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MSM Reaction to Alito Hearings:
With Tuesday's hearings over, we're getting the first of the big media insta-reactions to the Alito hearings. Based on my quick survey, most commentators seem to think Alito had a good day. Here are a few representative reactions:

  Over at the New York Times, Adam Liptak and Adam Nagourney think Alito is holding up well:
  If Senate Democrats had set out to portray Judge Samuel A. Alito Jr. as extreme on issues ranging from abortion to government surveillance of citizens, they ran up against an elusive target on Tuesday: Samuel A. Alito Jr. For nearly eight hours, Judge Alito was placid, monochromatic and, it seemed, mostly untouchable.
At the Washington Post, Charles Lane focuses on how Alito presents himself as low-key and reassuring:
  On his first day of questioning from senators, Supreme Court nominee Samuel A. Alito Jr. tried to send a reassuring message: The country may be at war, but Americans' personal privacy and civil liberties will be safe with me.
  Under sharp questioning from Democrats and gentle prodding from Republicans on the Senate Judiciary Committee, the federal appeals judge portrayed himself as a cautious, independent thinker who understands the judiciary's role as a check on presidents who overstep their constitutional authority.
At NPR & Slate, Dahlia Lithwick thinks Alito is succeeding by making the proceedings really really boring:
  There are, it seems, better and worse ways to game your Supreme Court confirmation hearings. John Roberts charmed his way through the proceedings. Sam Alito has chosen to simply bore his way through, and as a consequence, two days into the hearings, the Democrats on the judiciary committee have hardly laid a glove on him. I count only three occasions today on which he refuses to answer a question; that's not going to be his way. His way is to drill down and answer in lengthy doctrinal detail; to justify his past decisions with technical legal analysis; to expound upon three-part tests and legal factors to be balanced. He never tells you the answer to the question, but he's always expansive on how he might get there.
  There are some tangible benefits to this approach: For one thing, Alito has thus far generated not one flash of heat. There has been no clash, no argument, no losing of his temper. He is like a very, very smart rock. And this stoniness is slowly wearing down his opposition. . . . Alito is crushing the Democrats with unrelenting tedium and a demonstrable love for material they don't really understand.
Robert Schwartz (mail):
Dahlia is right. I got home from the gym, took a shower and sat down to watch a few minutes of the hearing at 5:30. When I cam around it was 6:45.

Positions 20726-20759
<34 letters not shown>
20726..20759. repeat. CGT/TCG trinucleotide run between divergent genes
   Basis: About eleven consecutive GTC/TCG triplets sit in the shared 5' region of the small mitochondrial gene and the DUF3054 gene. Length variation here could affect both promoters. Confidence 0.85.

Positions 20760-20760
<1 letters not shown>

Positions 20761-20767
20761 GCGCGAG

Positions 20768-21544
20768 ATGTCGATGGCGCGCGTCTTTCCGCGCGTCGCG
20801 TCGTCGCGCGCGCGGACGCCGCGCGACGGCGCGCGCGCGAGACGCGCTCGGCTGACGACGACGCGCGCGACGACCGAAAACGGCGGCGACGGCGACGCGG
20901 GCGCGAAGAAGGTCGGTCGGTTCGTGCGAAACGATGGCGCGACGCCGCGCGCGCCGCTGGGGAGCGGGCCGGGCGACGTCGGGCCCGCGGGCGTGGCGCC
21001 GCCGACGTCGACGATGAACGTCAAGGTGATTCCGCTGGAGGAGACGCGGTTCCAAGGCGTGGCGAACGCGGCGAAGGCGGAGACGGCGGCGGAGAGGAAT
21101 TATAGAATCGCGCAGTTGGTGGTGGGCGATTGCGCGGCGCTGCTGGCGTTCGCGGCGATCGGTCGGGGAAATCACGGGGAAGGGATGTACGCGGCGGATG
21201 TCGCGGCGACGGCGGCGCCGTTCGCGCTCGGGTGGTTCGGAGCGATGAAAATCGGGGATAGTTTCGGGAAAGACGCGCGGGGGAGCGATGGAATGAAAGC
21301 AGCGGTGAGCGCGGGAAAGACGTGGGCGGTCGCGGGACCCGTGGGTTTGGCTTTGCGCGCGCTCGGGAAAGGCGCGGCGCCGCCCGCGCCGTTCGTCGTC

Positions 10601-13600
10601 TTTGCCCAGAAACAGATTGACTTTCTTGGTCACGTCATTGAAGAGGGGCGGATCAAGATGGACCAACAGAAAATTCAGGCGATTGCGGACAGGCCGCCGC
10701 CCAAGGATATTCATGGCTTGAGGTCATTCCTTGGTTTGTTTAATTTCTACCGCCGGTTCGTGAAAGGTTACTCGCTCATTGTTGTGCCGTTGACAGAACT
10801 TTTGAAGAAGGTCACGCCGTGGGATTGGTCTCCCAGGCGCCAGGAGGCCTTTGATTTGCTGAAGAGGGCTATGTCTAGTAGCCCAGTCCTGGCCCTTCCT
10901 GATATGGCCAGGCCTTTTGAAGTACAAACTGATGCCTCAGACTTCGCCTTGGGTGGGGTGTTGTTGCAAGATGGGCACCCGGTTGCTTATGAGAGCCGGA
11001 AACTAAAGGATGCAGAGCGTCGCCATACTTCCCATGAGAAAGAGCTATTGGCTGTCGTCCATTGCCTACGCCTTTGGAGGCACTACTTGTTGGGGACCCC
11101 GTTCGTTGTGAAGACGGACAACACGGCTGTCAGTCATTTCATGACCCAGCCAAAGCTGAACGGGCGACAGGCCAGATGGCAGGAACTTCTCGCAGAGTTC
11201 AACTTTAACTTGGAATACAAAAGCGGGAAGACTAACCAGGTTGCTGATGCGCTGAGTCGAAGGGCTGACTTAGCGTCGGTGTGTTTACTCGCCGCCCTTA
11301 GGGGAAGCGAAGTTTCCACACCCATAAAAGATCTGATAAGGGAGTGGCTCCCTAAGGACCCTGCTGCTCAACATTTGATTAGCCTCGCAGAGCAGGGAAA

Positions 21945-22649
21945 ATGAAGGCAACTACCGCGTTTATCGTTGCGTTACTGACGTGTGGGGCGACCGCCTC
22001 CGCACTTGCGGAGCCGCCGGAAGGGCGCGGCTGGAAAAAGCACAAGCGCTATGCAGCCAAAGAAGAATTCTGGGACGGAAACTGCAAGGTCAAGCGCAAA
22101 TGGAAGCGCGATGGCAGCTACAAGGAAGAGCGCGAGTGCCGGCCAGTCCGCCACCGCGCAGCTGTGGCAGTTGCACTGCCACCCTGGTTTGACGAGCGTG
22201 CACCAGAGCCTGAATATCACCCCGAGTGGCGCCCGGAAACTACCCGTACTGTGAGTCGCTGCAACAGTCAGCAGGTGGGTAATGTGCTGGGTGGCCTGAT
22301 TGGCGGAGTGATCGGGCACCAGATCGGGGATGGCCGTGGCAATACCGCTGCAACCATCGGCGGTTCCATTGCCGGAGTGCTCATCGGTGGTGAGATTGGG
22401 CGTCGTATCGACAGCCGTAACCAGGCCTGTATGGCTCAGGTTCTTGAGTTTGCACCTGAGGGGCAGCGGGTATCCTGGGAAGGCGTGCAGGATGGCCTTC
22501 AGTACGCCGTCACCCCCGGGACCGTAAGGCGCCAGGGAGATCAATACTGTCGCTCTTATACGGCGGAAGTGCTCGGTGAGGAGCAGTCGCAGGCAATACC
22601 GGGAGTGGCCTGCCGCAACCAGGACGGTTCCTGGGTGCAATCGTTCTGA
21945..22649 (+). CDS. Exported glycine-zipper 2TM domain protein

1.11.2006 12:58am
Bruce Hayden (mail) (www):
I love the comment "He is like a very, very smart rock. And this stoniness is slowly wearing down his opposition. . . . Alito is crushing the Democrats with unrelenting tedium and a demonstrable love for material they don't really understand."
1.11.2006 1:12am
Rhadamanthus1982 (mail) (www):
I can't say I share Bruce Haden's love of the simile; I'd have to question how a rock can in fact crush anything? Maybe a more appropriate similie would be Treebeard from LOTR: unrelenting tedium, slow etc....

On another comparable note anyone in Britain may recognise the evasive methods of Judge Alito; cf to 'Yes Minister' and 'Yes Prime Minister'; it seems that Sir Humphrey Appleby is reborn in the guise of Sam Alito!!!!
1.11.2006 5:09am
George Gregg (mail):
Yesterday when I was watching, something I didn't understand is why Alito's "I said that then" defense wasn't really being challenged.

It seemed to me that the only pragmatic purpose in making the argument "I said that back then when I was applying for a job/working for Reagan/much younger" is to functionally suggest that he NOW no longer holds the position. That's the strong implication, right? Yet, we had very little real indication that what Alito once said on his applications, in memos and in interviews is at variance with what he still believes.

So I was watching, wondering why some (Dem) senator didn't ask him if this is what he intends to imply with his argument (i.e., a divergence from those past views). Or, if he does NOT intend to imply such divergence, why he was attempting to obfuscate or mislead the senators on his views.

Then, thankfully, Schumer did exactly this. And he didn't let Alito run off down some vague rabbit hole tangent, but held him to the specific question. And what happened? Alito threw up a stone wall and refused to answer which, honestly, was more telling than anything. Schumer's comments following this, using the "mother-in-law" analogy were spot-on.

I mean, given 30 minutes, I'm pretty sure I could do better than many of the senators while still remaining politic. It is, after all, their job to ask the tough questions.

As I've said here before, I think Alito is a good judge and will be confirmed easily. I am concerned with some of the views he probably holds, though. So it seems to me unfortunate that his confirmation will happen with (1) Republicans bending over backward to be his advocate (poor Alito was covered in Republican slobber when yesterday was over) and (2) Dems being generally incompetent at elucidating his current judicial philosophy.

But my conclusion is that the hearings are elaborating less about Alito than about the Senate. Namely, in this process, most Republicans are wilfully abdicating their responsibility and most Democrats are woefully inept at fulfilling theirs.

Which, upon reflection, is probably a generally accurate description of what's going on in Washington today.
1.11.2006 7:36am
WB:
I read the Lithwick excerpt and think... in other words, he's answering the questions like a judge.
1.11.2006 8:18am
Jutblogger (www):
It seems to me to be a harbinger of bad news for the left if Lithwick is reduced to calling him boring. As any lawyer would know, an exciting judge normally comes at heavy price (i.e., bad temperament, bad sense of humor, beyond bad rulings, king syndrome, etc. etc.).
1.11.2006 8:23am
nk (mail) (www):
I think Alito should be confirmed based on his intellect, legal experience, record of public service and character. I place very little value on "judicial philosophy". An honest, intelligent judge will do the right thing in a case regardless of his own predispositions. I am also encouraged by this comment I heard from someone who does not ordinarily take much interest in law or politics: "Why did [the President] even consider Harriet Miers when had people like Alito he could nominate?" I believe that the majority of Americans also see Alito as a solid nominee for the Supreme Court.